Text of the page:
There is just another tiny problem with the Alberta attack ads—they are filled without outright lies. Alberta Premier Ed Stelmach is particularly angry at the anti-Alberta ads, calling them a "propaganda campaign that is full of lies.”
Stelmach pointed out that claims about the size of the oil sands development, as well as the damage to water and air, are all grossly wrong.
Corporate Ethics International claims that Alberta’s oil sands are “twice the size of England.”
Not even close says Travis Davies, a spokesman for the Canadian Association of Petroleum. "There is a massive difference between 260,000 square kilometres and the reality of the Alberta oil sands, which is 600 sq. km. impacted and 65 sq. km. reclaimed." So much for truth in advertising.
Still, Alberta’s oil sands might seem like an easy target for the environmentalists, even in an age where radicals in the Middle East are targeting the U.S. That doesn’t mean that the Greens are being honest about the utility of Alberta’s oil sands.
“The environmental risks of the oil sands have been greatly exaggerated and overblown by activist organizations that have different agendas,” says Hal Kvisle, the former CEO of TransCanada, a North American pipeline giant. “These parties, such as Natural Resources Defense Council and Greenpeace, make statements about the oil sands that mostly aren’t true.”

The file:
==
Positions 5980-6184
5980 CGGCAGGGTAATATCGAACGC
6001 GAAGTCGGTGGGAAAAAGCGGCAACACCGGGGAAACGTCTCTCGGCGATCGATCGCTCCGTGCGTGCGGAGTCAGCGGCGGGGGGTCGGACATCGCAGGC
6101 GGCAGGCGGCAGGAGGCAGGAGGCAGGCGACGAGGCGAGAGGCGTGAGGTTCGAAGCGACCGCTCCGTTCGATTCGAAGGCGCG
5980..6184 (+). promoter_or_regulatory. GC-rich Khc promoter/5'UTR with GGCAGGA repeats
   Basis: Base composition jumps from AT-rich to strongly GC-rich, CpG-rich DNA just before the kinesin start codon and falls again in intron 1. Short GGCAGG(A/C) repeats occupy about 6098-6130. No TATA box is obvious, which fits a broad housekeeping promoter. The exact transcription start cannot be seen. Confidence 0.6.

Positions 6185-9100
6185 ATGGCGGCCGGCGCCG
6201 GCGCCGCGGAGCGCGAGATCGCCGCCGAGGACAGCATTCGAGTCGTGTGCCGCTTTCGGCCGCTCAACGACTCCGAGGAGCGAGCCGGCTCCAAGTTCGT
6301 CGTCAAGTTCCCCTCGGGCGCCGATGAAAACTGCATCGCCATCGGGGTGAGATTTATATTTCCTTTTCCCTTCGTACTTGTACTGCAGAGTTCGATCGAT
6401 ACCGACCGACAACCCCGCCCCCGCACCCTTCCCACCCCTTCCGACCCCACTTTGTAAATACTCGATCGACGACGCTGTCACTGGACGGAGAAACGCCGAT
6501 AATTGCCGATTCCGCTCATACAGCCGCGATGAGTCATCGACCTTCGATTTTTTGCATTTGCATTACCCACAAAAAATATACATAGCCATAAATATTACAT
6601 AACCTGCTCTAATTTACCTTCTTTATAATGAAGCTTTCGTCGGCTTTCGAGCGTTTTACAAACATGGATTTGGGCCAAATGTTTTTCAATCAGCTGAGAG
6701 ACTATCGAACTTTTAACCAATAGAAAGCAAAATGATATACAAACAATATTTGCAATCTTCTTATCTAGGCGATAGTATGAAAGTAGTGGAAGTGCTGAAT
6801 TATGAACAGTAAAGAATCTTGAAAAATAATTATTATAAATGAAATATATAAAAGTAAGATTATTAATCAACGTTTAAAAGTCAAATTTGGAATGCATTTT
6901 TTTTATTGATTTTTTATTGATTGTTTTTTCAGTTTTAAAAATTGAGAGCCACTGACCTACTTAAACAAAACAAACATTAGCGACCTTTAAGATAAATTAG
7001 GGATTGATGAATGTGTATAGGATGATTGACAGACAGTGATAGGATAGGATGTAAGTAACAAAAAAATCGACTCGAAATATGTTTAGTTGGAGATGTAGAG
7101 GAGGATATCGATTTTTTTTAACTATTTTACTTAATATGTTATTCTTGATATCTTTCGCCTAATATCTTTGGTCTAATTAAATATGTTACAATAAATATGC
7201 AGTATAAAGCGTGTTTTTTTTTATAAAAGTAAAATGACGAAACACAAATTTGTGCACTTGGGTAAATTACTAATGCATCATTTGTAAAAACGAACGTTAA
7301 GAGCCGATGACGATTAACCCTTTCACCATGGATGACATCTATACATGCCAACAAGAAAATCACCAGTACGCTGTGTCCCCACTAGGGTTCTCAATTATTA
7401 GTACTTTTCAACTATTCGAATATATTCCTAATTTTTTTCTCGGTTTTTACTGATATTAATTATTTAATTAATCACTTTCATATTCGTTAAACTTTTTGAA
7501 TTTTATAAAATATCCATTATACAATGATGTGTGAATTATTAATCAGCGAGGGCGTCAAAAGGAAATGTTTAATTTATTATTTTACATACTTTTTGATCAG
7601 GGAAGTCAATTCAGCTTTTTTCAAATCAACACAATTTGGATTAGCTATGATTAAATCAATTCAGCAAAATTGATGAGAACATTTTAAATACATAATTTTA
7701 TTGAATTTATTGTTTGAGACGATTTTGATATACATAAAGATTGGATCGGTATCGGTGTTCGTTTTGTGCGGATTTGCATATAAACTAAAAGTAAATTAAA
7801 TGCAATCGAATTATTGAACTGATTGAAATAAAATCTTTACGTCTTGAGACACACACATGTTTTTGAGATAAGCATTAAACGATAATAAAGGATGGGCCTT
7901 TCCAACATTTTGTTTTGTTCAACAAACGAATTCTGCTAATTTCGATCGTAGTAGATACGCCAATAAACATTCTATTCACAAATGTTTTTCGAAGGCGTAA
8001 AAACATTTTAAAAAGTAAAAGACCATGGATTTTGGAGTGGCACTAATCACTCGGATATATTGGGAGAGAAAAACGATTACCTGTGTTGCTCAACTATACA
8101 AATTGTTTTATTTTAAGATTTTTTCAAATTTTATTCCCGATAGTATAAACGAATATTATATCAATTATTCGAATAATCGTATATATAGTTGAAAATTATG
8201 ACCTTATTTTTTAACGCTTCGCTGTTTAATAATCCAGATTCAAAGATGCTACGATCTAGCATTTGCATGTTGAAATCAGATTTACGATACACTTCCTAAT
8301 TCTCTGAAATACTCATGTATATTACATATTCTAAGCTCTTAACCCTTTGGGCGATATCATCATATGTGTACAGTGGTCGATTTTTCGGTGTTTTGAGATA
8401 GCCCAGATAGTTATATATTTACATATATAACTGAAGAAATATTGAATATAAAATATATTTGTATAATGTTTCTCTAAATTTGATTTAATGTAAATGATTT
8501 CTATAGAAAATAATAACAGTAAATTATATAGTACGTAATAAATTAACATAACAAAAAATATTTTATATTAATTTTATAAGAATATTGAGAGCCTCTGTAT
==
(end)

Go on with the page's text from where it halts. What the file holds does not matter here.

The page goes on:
America Needs Alberta’s Blue-Eyed Sheiks
I have some other news for the Greens—if they want to count on Arab oil—some of it from places where extremists continue to plot death and destruction on America—Alberta has plenty of other buyers. In fact China must be tickled pink at the Greens’ attack on Alberta because they are plowing plenty of money into Alberta’s oil sands so that they can secure their energy future in America’s backyard.
As for the U.S., it is on track to import as much as 3 million barrels of oil per day from Alberta’s oil sands by the end of this decade. Right now the U.S. consumes almost 1 million barrels per day of Canadian oil sands. Yet there are Greens in the Obama administration and in the Democrat party that want to derail oil sands imports in pursuit of more expensive green energy technologies—technologies that frankly do not yet exist and may not exist for years or even generations.
The politics of Green are blissfully ignorant that Canada has one of the largest stable oil deposits in the world just a scant distance from America’s borders.
If the Greens get their way and reduce or shut down the flow of Canadian oil, the U.S. will be more vulnerable, paying higher energy prices; in some cases for oil held by maniacal mullahs. And inevitably, China, America’s major competitor, will be enriched and empowered. If you ask me, it is a pretty stiff price to pay over some dead ducks.
Action To Take
Could Alberta’s oil sands do a better job of cleaning up the mess they are making? You bet. Meanwhile there is too much at stake for the U.S. to turn its back on this rich and secure energy source. As a result oil sands stocks will continue to prosper. I recommend you buy Suncor Energy Inc. (NYSE, SU, $30.82) and Canadian Oil Sands Trust (TSX: COS-UN.TO, C$27.52).
In fact just last week the Oil & Gas Journal wrote: “The blowout in the Gulf of Mexico and resulting ban on deepwater drilling in U.S. waters may prove a boon for Canadian oil producers,” including oil sands stocks. I couldn’t agree more.
Yours for real wealth and good health,
Myers’ Energy and Gold